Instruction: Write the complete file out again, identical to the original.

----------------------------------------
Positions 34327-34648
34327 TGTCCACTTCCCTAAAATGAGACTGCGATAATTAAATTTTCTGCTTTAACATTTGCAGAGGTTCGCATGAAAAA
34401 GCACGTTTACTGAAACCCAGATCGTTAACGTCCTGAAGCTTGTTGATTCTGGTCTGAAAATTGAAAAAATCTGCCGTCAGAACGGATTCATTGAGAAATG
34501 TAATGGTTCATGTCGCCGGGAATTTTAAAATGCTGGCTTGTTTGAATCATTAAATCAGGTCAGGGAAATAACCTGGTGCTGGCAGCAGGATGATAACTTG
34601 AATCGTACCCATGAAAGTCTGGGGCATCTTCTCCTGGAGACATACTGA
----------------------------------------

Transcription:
Positions 34327-34648
34327 TGTCCACTTCCCTAAAATGAGACTGCGATAATTAAATTTTCTGCTTTAACATTTGCAGAGGTTCGCATGAAAAA
34401 GCACGTTTACTGAAACCCAGATCGTTAACGTCCTGAAGCTTGTTGATTCTGGTCTGAAAATTGAAAAAATCTGCCGTCAGAACGGATTCATTGAGAAATG
34501 TAATGGTTCATGTCGCCGGGAATTTTAAAATGCTGGCTTGTTTGAATCATTAAATCAGGTCAGGGAAATAACCTGGTGCTGGCAGCAGGATGATAACTTG
34601 AATCGTACCCATGAAAGTCTGGGGCATCTTCTCCTGGAGACATACTGA